Tuesday, August 3, 2010

Convergence 2010 Albuquerque: Day one - July 20

I was up at 6:00 a.m. and went for breakfast in the hotel. As I arrived in the dining room and was about to be seated, another conference participant, Bobbie (Roberta) Goering, asked me to join her table for breakfast. She had already asked 2 other women who were attending the conference on their own, Cynthia Miller and Jean Weems. We talked animatedly, our eagerness to be there apparent and vital. We quickly became ‘a group’ hanging out together at various times over the week that the conference took place.


left to right: Jean Weems, Cynthia Miller, Ann Bergeron and Bobbie Goering

At 7:30 a.m. we all checked into the conference and the tour we had signed up to take that morning. While I was there, I overheard a woman introduce herself as Nancy Harvey to the check-in personnel for the conference. It was the Nancy Harvey who wrote the tapestry book. I asked her if she’d take her picture with me for us folks here in Canada! She willingly obliged.



The Santa Fe Opera House was utterly divine. It was lodged in an outdoor space, with a panoramic view. Though it had a remarkable arched wood ceiling the sides were open to the elements. On one side of the stage area are wind and rain baffles. We were given a tour of the costume shop, where not only are the costumes themselves often made, but at times, also the shoes, wigs and hats. There are 65 people employed in this section during the summer months. Out of 900 applicants for technical apprenticeships, 78 are selected. The costumes have a great amount of technical detail. There is an ample storage area, where costumes are stored not only from the current operas, but from past operas. The frequently rent out costumes for productions of other operas around the country. Costumes are created with large seam allowances and no lining to allow them to be taken in or enlarged depending on the performer. We were shown the understage area and props. We were served a delicious lunch where we invited Ann Bergeron to join a new friends group and then it was off to visit 3 studios of local area fiber artists.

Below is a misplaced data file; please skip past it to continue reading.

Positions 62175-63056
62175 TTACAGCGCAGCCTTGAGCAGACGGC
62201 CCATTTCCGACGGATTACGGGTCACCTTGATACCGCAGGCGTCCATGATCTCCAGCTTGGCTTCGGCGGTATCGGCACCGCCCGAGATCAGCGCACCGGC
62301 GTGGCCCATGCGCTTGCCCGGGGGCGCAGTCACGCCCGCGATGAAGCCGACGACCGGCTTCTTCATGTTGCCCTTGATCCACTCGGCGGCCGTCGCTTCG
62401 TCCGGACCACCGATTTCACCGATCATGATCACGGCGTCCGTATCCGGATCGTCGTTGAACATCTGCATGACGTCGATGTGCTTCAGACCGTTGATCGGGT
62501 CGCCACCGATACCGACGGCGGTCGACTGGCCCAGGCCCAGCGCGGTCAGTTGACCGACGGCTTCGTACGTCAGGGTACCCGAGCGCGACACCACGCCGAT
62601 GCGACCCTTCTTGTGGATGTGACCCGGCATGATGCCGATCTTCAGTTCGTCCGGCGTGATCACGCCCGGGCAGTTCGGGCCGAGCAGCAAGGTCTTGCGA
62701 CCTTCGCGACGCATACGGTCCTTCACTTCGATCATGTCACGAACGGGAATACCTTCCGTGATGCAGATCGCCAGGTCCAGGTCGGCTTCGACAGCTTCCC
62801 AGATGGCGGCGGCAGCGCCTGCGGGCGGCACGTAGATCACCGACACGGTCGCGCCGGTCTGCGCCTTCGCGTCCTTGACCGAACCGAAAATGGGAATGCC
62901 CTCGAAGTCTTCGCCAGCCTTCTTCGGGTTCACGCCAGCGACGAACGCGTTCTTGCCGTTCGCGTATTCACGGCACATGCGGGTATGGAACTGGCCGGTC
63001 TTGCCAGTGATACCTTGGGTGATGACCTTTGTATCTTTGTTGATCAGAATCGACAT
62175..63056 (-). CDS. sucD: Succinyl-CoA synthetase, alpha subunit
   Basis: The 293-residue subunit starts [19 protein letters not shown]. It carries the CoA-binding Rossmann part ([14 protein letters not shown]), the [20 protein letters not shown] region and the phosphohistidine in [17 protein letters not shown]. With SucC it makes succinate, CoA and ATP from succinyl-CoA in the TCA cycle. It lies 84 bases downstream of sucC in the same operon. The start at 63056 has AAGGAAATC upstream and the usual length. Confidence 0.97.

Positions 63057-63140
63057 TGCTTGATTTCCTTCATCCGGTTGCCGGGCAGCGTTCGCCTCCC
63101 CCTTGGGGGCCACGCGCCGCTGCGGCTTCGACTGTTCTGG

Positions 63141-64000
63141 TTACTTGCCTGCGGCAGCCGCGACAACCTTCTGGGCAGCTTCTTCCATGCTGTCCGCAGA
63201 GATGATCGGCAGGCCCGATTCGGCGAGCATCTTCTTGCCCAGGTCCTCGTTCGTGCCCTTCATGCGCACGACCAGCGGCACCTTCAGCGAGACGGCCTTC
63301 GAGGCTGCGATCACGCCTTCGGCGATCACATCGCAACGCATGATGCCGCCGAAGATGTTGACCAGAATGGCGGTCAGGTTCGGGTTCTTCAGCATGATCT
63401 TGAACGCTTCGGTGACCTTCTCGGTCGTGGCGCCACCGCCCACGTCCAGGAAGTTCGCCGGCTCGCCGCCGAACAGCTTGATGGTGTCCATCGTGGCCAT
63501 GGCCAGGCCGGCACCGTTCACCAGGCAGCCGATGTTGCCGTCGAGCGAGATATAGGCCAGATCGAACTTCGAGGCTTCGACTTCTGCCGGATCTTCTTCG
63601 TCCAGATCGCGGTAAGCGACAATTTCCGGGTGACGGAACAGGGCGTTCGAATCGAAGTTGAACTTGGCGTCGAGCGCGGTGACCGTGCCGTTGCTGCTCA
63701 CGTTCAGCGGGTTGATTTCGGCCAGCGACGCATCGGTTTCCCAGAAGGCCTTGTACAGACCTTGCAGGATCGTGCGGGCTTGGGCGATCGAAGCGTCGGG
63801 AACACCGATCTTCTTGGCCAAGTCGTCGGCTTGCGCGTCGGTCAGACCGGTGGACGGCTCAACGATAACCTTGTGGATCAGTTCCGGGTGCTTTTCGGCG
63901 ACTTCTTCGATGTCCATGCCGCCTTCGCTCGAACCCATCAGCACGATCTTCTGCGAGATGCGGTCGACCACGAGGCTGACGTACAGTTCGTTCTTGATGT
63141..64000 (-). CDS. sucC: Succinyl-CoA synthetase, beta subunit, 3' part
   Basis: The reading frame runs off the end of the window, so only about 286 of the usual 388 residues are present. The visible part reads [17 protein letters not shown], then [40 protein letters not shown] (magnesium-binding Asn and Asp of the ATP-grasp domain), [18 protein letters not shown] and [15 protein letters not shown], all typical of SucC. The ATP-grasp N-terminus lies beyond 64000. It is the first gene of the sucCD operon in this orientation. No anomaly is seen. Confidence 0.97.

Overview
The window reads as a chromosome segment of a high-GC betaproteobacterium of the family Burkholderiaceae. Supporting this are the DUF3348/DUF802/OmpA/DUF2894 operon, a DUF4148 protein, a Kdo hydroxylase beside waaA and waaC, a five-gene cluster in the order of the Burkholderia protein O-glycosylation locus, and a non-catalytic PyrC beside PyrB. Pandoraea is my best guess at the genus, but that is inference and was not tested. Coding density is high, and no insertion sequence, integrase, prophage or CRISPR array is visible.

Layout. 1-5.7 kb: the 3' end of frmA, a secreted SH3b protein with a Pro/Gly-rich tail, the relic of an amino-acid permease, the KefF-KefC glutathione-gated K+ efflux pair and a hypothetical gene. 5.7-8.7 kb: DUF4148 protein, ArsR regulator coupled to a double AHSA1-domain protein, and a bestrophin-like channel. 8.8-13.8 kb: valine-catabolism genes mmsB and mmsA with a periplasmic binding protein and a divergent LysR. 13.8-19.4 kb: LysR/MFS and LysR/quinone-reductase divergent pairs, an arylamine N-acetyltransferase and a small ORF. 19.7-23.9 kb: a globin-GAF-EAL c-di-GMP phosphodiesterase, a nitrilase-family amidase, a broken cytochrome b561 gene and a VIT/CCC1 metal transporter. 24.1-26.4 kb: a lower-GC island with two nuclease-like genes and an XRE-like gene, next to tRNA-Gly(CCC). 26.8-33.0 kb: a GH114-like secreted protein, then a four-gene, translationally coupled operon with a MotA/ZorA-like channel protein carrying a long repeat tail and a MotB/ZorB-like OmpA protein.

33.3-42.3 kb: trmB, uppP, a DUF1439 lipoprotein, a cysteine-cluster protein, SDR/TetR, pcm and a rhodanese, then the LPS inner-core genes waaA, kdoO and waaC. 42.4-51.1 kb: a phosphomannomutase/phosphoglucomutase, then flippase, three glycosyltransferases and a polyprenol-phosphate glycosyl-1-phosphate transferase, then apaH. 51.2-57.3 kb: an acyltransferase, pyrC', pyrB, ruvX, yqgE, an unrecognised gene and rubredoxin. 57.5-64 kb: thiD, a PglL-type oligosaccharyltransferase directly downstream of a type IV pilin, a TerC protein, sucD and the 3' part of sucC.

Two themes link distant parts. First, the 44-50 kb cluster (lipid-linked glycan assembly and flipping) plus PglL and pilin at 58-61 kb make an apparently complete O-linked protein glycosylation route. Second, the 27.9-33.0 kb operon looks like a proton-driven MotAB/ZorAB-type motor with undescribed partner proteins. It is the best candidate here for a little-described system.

The first studio we stopped was Rebecca Bluestone. This gave us an introduction to the kind of architecture that is dominant in New Mexico, the adobe style house. They are very charming, cool in the summer, and warm in the cooler months. She does warped faced hand dyed silk wallhangings on a Cranbook Loom with a sectional warp beam and an epi of 8 using a 12/6 swedish cotton for the warp. She likes to weave with a temple because silk is rigid and does not have the give and amplitude of wool, thus its rigidity causes draw-in. Her wallhangings are quite large and to maintain such a straight edge is definitely technically challenging.





James Koehler’s studio was next, shown above. James creates handwoven tapestries with his hand dyed wool yarn. He mounts his tapestries with Velcro on frames so that they appear more like canvases than wallhangings. He has a number of apprentices and in exchange for work done for him, he trades them hours of instruction. He also uses a Cranbrook loom and works in the ‘bas lisse’ manner. He did say that he was looking into getting a gobelin style loom for he was beginning to find that always working on the Cranbrook loom was more challenging physically. A gobelin style would give him the option of also working upright and perhaps more comfortably. One thing that James did differently in setting up tapestries on looms is, instead of using lease sticks at the back to maintain threads in a more orderly way, he opted for using another reed at the back of the loom between the heddles and back beam. James also sells hand dyed yarns for tapestry. He has a new book available about his work and life available through mail order.


Jennifer Moore’s studio was our last stop for the day. The picture are at the top of the page. She creates double weave wall hangings, scarves and shawls. Jennifer’s book on double weave has just come out, and she also sells dvd’s on the technique. I acquired a copy of the book and asked her to sign it! Jennifer’s studio may be small, but she also is incredibly prolific.

I regrouped with my new friends after the tour. Bobbie was fading because she had come directly to Albuquerque from a trip to France, so she didn’t join us for dinner. Jean, Cynthia and I took the bus to Old Town Albuquerque, where shops and restaurants were organized around a very European looking square. We had dinner at one of the restaurants (Mexican). We faded quickly after that.
Attendance at this conference made possible by the support of the Ontario Arts Council.